Chirac's government basks in economic sunshine

28th July 2006, Comments 0 comments

PARIS, July 28, 2006 (AFP) - The French government was basking on Friday in a harvest of good monthly economic data and further cuts into unemployment as activity slows for summer holidays.

PARIS, July 28, 2006 (AFP) - The French government was basking on Friday in a harvest of good monthly economic data and further cuts into unemployment as activity slows for summer holidays.

But economists remain cautious, clinging to their forecasting umbrellas in case economic clouds regain the skies, saying a fall in unemployment was not driven by dynamics in the private sector and that household confidence remained fragile.

However, the official figures, on unemployment, consumption, confidence and inflation have surprised economists, step by step, as they were announced.

Industrial production data for May show an unexpectedly big rise of two percent on a 12-month comparison, the biggest rise since 2000.

Inflation in June was zero on a monthly basis, giving 12-month inflation of 1.9 percent. This was less than economists had expected against a background of high oil and raw materials prices.

The trade balance is heavily in deficit, but data for May showed that the deficit had been reduced by about EUR 200 million from the April figure to 1.8 billion euros.

Industrial confidence recovered in July: economists had expected it to be flat. And household confidence rose. Household consumption surged by 1.17 percent in June. Economists had expected an increase of 0.4 percent.

Meanwhile on the Paris stock market the leading CAC 40 index is flirting with 5,000 points for the first time since May on a string of unexpectedly strong company results.

Tax revenues are strong, much to the delight of the finance ministry which is determined to make inroads into France's heavy public deficit and debt.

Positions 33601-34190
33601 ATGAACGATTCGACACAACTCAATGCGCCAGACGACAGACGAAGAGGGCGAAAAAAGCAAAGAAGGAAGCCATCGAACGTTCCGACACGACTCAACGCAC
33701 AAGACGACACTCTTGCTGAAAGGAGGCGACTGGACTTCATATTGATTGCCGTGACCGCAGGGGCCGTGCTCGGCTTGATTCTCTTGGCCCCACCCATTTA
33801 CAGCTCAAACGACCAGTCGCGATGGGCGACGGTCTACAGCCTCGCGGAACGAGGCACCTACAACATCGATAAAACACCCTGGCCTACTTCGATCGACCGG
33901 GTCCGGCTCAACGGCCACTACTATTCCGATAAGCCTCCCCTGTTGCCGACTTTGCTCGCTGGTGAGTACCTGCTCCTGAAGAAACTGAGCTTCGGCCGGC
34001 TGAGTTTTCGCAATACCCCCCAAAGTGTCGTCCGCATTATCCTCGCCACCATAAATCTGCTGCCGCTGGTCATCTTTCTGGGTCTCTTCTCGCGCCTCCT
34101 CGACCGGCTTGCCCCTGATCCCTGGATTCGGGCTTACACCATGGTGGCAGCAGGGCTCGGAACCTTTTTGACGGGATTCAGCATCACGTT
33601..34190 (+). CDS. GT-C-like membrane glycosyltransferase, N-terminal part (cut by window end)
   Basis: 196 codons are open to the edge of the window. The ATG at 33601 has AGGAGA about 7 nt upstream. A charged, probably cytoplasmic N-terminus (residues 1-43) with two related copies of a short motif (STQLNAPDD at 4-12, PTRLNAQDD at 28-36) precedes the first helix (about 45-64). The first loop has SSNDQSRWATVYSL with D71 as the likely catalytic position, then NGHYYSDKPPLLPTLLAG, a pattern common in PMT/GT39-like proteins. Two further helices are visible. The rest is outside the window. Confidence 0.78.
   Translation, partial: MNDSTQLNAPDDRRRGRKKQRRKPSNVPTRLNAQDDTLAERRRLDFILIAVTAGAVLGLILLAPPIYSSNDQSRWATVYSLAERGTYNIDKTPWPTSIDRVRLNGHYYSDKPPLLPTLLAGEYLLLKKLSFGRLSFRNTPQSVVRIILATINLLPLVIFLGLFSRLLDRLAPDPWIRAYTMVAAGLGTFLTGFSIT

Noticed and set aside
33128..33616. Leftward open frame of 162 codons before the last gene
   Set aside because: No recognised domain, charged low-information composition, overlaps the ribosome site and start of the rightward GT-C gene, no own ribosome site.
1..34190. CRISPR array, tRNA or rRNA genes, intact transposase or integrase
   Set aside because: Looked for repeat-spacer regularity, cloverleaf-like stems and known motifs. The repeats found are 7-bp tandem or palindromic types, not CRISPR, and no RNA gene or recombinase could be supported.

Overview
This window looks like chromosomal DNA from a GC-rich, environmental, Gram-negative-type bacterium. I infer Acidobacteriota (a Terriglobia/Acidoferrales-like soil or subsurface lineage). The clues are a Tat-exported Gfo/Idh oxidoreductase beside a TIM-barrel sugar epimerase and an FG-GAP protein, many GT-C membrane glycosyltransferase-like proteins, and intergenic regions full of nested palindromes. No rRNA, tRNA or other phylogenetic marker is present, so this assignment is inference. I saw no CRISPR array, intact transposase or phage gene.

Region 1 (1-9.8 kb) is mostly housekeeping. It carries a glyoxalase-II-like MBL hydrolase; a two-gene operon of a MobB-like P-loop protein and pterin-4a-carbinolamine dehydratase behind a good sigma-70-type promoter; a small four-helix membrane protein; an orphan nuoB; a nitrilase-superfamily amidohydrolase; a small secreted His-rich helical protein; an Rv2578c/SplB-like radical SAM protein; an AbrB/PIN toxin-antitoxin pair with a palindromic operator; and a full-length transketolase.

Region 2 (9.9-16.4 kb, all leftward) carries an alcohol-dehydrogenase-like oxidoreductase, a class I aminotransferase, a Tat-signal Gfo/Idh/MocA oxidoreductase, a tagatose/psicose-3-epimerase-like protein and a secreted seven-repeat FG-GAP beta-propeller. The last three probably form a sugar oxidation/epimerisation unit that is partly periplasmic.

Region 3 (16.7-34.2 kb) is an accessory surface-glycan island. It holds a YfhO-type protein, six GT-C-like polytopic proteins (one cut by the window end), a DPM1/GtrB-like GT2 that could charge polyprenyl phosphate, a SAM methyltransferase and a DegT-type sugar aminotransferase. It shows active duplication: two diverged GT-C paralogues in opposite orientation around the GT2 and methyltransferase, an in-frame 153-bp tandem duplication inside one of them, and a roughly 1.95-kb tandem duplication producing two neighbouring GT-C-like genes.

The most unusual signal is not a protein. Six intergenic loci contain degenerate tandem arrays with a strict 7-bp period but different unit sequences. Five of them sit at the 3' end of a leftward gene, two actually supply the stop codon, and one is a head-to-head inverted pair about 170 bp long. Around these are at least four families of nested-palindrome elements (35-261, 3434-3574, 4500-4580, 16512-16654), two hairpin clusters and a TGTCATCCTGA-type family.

But the figure likely to have most impact on public confidence and the political landscape, with a presidential election looming next year, is a continuing fall in unemployment, to a rate of nine percent in June, a fall of 0.1 percentage points in the month and the lowest figure since April 2002.

The number of people unemployed is 2.186 million. In 12 months, the rate has fallen by about one percentage point or by one percent to about the rate when the current government came to power in 2002.

This has encouraged Employment Minister Jean-Louis Borloo to suggest the unemployment rate might even approach 7.0 percent in three to four years' time, saying that at last France is cutting into the three percentage points difference separating France from some better performing EU countries.

Borloo is also minister for social affairs and has launched many programmes to tackle deprivation, and also stimulate employment.

The rate has been falling since March 2005 when it was 10.2 percent.

For about 25 years unemployment has been a recalcitrant, and generally rising, problem in France. Many treatments have been tried, from early retirement schemes to jobs programmes for young people in the state sector, and a reduction of the working week to 35 hours, and now penalties on companies resorting to early retirement.

In 1994 the rate reached 12.3 percent and it was at 11 percent or more for most of the 1990s.

Unemployment rates of about 20 percent among the urban poor and immigrant populations were considered a central factor in urban rioting at the end of last year.

The current centre-right coalition government has adjusted policies following severe local election setbacks, tightening unemployment claims controls and relaxing some hiring rules, although it had to drop one such scheme a few months ago under massive objections by trades unions and students.

Economists are cautious however. At Xerfi finance house, analyst Nicolas Bouzou said there was little sign of big job creation in the private sector and that the fall of unemployment was being driven mainly by subsidised jobs in the public sector. Another factor was a high rate of retirement, and a low number of people reaching working age. Meanwhile household confidence remained rather low.

At BNP Paribas, analyst Mathieu Kaiser agreed with these broad comments on the unemployment figures and said that although households were increasingly confident that unemployment was falling, they remained wary.

Copyright AFP

Subject: French news

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